To most KMC residents, Daenner Kaserne is probably best known as a location of logistics and reserve units. In fact, the installation serves as home to a Defense Logistics Agency facility, the 405th Army Field Support Brigade, the U.S. Army Reserve’s 7th Mission Support Command and other reserve units. As reservists gather on Daenner Kaserne for training on weekends, the installation becomes a busy place, even on Sunday mornings.
But there’s more to Daenner Kaserne on Sunday mornings than many KMC residents may be aware of. The installation is also home to Daenner Chapel, one of several chapels throughout the KMC and a major hub of religious activity in the USAG Rheinland-Pfalz. Consecrated in May of 1952, the chapel looks back on more than 64 years of history, serving generations of service members, civilians and their families in and around Kaiserslautern.
As many USAREUR chapels built in the 1950s, Daenner Chapel has been designed to meet the needs of both Christian and Jewish congregations. A flexible altar region, Stations of the Cross that can be opened and closed, side chapels for special activities — including baptisms — and other details throughout the building serve as reminders of the chapel’s multidenominational character. After several renovations in recent years, Daenner Chapel today serves two major congregations, the USAG Rheinland-Pfalz Catholic Community and Chapel Next, a contemporary Protestant service. In addition, other religious organizations such the Protestant Women of the Chapel use Daenner Chapel for gatherings and special activities.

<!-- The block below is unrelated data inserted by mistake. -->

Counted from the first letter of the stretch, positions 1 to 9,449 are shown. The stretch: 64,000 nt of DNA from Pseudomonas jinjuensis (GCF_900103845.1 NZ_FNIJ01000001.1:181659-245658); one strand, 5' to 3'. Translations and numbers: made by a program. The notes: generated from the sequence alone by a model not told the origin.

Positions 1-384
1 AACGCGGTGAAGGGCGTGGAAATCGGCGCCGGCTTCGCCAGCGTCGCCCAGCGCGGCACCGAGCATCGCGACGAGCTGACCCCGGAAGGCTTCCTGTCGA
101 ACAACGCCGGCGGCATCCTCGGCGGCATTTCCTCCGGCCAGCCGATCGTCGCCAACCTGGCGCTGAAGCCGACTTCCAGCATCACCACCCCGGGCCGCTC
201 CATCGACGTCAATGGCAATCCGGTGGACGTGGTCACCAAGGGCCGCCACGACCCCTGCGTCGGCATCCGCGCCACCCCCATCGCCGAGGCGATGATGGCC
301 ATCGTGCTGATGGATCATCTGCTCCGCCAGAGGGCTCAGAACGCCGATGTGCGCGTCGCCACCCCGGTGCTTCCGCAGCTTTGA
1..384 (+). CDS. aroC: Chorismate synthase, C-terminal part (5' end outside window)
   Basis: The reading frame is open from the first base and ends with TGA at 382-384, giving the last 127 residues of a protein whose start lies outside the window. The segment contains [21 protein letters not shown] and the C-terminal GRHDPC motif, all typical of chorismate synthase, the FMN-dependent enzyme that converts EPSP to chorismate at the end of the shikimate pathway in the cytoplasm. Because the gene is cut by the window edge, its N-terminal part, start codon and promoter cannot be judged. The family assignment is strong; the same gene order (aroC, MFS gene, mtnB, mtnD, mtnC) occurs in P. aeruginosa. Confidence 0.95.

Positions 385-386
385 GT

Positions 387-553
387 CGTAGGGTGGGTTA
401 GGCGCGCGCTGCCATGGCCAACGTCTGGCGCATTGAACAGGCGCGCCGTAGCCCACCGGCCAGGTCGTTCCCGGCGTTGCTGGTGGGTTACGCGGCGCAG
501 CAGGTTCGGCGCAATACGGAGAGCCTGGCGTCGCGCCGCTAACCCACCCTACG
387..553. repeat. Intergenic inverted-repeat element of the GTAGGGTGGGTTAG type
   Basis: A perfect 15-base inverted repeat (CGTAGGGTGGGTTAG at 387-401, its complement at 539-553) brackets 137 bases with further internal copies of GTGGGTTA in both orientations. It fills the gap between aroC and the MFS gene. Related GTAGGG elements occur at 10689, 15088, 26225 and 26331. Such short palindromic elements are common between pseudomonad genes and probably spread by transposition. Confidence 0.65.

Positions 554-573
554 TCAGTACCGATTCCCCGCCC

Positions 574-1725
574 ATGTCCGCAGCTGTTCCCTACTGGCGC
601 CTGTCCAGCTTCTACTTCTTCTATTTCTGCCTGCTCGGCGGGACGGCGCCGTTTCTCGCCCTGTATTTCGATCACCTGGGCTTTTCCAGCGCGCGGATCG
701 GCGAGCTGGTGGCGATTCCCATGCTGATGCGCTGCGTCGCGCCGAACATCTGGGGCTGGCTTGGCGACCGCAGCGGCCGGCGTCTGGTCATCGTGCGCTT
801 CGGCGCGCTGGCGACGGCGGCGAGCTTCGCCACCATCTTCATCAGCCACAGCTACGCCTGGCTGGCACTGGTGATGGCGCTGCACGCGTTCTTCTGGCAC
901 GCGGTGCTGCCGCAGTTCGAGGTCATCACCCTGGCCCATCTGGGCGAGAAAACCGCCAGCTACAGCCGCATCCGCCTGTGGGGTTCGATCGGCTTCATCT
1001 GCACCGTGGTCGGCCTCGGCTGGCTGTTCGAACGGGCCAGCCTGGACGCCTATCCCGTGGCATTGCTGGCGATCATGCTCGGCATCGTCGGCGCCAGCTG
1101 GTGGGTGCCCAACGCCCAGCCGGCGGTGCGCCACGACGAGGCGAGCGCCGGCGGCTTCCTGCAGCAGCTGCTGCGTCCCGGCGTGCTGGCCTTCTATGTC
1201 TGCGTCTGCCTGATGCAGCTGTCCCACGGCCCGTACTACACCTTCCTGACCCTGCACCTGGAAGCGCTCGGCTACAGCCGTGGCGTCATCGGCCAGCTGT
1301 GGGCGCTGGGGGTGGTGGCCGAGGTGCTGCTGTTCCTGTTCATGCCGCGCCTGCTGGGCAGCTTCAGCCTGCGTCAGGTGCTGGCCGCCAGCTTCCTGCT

Despite its ability to accommodate congregations in excess of 200 people, Daenner Chapel — unlike other chapels in the KMC — is far away from major housing areas in the community, making it hard for congregations to “spread the word” that they exist and thrive in this somewhat remote location.
“It’s quite a ride from Ramstein or Landstuhl, so people really need to make a decision to come here on Sunday mornings,” said Chapel Next Senior Chaplain (Lt. Col.) R. Randall Thomas. “This is why we heavily rely on word of mouth in units, organizations and neighborhoods.”
“We clearly are in a remote location, but we hope that people joining us on Sunday mornings never regret the commute and let others know,” added Chaplain (Capt.) Phillip D. Redden of the 212st Combat Support Hospital
Most parishioners at Daenner Chapel come from 21st Theater Sustainment Command units on Panzer Kaserne, Kleber Kaserne and Daenner Kaserne as well as units and activities that have moved to nearby Sembach Kaserne since 2013. In addition, KMC Air Force members and sailors from Sembach’s U.S. Navy Warrior Transition Program join services at Daenner Chapel, turning the venerable building into a truly multi-service house of worship.
Chapel Next services on Sundays begin at 10 a.m., followed by Catholic mass at 12:30 p.m. Child care is available for both services.